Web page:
2020 will go down in history for many reasons. One of them will be the accelerated digitisation of business and work processes, forced by social distancing measures to prevent the spread of covid-19. The impact on training has been one of the most notable for logical reasons. In the corporate world it has led to the golden age of webinars and digital events. But teaching at a distance and adapting to the format is not easy. Our experience allows us to point out some keys to get the most out of online training and come out of it alive.
On paper, the post-pandemic world is a breeding ground for virtual channels for meetings and knowledge transfer. In the second half of March alone, downloads of the Zoom application reached over two million per day. The ground had to be prepared for the relocation of face-to-face meetings. Some of the most recognised business schools offering non-face-to-face services have recognised increases in turnover of over 50% and up to 300%, at least for short formats. What not so long ago bored us (connecting in a virtual conference room), we now accept as the most reasonable way to learn.
From the teacher’s point of view, the online classroom experience is also a challenge. Our experience in these formats aimed at professionals and managers allows us to summarise the main lessons learned in ten recommendations to achieve the best possible user experience.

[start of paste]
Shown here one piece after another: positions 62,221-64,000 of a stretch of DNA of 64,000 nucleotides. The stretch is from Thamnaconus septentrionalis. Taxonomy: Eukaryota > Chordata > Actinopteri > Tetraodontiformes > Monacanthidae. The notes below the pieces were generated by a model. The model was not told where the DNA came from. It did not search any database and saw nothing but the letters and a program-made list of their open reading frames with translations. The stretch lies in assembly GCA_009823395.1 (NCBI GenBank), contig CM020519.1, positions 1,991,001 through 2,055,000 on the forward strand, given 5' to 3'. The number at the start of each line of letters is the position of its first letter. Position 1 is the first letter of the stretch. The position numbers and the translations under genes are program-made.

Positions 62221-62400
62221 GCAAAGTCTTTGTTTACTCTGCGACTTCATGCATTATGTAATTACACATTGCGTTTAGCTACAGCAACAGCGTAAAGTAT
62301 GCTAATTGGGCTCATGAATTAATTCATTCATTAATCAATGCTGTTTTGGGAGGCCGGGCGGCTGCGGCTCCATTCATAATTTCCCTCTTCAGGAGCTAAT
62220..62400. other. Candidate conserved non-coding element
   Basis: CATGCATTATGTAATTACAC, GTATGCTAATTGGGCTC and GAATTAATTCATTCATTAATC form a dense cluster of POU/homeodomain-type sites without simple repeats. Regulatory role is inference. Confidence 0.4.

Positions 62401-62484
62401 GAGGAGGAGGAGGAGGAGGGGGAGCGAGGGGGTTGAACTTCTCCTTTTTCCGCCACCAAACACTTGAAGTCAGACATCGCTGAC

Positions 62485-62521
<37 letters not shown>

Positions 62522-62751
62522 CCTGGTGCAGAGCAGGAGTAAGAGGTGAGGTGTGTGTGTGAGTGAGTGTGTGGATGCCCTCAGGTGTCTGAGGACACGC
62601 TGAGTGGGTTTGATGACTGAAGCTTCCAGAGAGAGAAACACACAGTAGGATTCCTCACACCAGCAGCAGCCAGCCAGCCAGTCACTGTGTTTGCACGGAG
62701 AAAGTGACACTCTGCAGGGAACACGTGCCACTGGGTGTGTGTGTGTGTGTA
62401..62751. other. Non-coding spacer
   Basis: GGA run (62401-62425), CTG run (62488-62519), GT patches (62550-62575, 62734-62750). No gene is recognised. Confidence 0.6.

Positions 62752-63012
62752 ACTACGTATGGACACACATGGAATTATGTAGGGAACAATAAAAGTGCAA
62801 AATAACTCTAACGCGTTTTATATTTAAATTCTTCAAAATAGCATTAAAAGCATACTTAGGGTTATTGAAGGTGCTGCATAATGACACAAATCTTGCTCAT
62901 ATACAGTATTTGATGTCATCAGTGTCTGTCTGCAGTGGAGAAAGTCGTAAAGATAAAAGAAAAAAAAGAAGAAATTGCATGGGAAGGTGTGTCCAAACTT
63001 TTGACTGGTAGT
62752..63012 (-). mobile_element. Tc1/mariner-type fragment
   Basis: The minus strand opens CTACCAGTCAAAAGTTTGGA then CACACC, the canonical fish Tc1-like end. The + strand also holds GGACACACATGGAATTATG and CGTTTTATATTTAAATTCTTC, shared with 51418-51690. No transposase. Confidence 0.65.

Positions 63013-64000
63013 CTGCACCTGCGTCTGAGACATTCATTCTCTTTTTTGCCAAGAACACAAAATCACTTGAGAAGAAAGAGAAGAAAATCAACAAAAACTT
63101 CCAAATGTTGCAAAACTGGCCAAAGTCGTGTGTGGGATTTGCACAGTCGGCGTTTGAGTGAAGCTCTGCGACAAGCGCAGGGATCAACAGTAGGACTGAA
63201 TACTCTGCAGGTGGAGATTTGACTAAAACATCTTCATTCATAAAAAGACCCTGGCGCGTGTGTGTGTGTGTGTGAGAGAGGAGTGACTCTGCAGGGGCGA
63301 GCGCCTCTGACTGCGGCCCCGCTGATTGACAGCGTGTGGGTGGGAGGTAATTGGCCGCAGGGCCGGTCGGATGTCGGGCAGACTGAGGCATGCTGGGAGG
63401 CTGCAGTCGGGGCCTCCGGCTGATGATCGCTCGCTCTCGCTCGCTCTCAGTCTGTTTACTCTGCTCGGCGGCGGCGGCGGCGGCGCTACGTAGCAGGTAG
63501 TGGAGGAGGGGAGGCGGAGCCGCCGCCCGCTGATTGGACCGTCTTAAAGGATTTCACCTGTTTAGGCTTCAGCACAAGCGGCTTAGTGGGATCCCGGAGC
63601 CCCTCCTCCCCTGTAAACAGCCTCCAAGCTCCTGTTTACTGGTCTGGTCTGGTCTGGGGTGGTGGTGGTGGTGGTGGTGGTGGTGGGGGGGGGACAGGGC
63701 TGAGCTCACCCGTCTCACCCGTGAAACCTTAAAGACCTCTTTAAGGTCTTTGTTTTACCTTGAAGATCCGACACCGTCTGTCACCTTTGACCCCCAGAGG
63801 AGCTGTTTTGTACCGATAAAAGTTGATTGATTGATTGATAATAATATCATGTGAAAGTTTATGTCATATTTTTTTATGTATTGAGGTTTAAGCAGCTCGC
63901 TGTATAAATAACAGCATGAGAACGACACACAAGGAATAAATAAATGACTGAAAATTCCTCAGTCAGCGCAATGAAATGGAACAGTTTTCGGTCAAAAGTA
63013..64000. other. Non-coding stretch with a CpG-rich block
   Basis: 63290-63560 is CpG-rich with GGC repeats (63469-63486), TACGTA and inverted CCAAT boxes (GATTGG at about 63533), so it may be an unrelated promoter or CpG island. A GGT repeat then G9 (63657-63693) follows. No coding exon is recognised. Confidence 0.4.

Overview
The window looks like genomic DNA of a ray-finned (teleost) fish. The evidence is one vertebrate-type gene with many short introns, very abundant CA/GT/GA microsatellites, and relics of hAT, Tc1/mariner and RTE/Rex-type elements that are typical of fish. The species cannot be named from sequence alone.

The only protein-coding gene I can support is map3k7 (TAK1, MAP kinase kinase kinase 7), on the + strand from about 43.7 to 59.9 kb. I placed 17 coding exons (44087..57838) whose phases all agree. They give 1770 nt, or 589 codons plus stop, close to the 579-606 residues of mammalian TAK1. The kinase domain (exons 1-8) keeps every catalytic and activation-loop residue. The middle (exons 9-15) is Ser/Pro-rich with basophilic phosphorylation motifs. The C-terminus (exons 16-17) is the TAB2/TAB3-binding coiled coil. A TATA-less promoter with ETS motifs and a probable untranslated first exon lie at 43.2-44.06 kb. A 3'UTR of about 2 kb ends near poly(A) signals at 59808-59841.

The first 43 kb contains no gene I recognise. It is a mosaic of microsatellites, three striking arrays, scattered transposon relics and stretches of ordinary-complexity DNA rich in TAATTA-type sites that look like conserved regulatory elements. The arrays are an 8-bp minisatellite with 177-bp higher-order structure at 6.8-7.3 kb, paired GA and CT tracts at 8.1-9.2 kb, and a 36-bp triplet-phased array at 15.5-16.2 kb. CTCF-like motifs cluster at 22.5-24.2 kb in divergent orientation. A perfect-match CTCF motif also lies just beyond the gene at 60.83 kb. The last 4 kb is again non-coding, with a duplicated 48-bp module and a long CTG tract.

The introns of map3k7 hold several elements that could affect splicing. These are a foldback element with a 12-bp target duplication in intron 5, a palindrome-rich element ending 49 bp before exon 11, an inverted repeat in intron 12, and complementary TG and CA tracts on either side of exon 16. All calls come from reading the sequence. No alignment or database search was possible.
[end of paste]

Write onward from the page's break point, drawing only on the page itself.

- Choose your timetable wisely. If your students are in the same time zone, it is a good idea to schedule the sessions first thing in the morning. That way, you avoid breaking the dynamics of the day which, for teleworkers, is already more disorganised than usual. If you have assistants in different uses (Spain and America, for example), try scheduling your classes in the evening, from 19:00 onwards. It is important to give the opportunity to integrate everyone live and not to rely on watching the sessions on tape.
- Manage the length of the sessions well. This is key to keeping participants’ attention. At home or outside an office environment there are many elements that encourage distraction. The longer the connection lasts, the easier it is to become distracted by other stimuli, including household chores. One hour will hold a large group well. An hour and a half requires being dynamic. Two hours are for the courageous and you will lose units along the way.
At home or outside an office environment, there are many elements that encourage distraction.
- Use the camera. This seems obvious when it comes to online training, but it is not so obvious. The teacher should always be in view, preferably with a shot that shows him or her at mid-height, without any sharp edges or dips. The camera helps to complement the explanation by making use of gestures, even when sharing a presentation. But in the case of students, try to get them to activate it as well, as long as bandwidth permits and their personal space is comfortable for them. When we are aware of being seen, we concentrate more and avoid interaction with those distracting elements around us.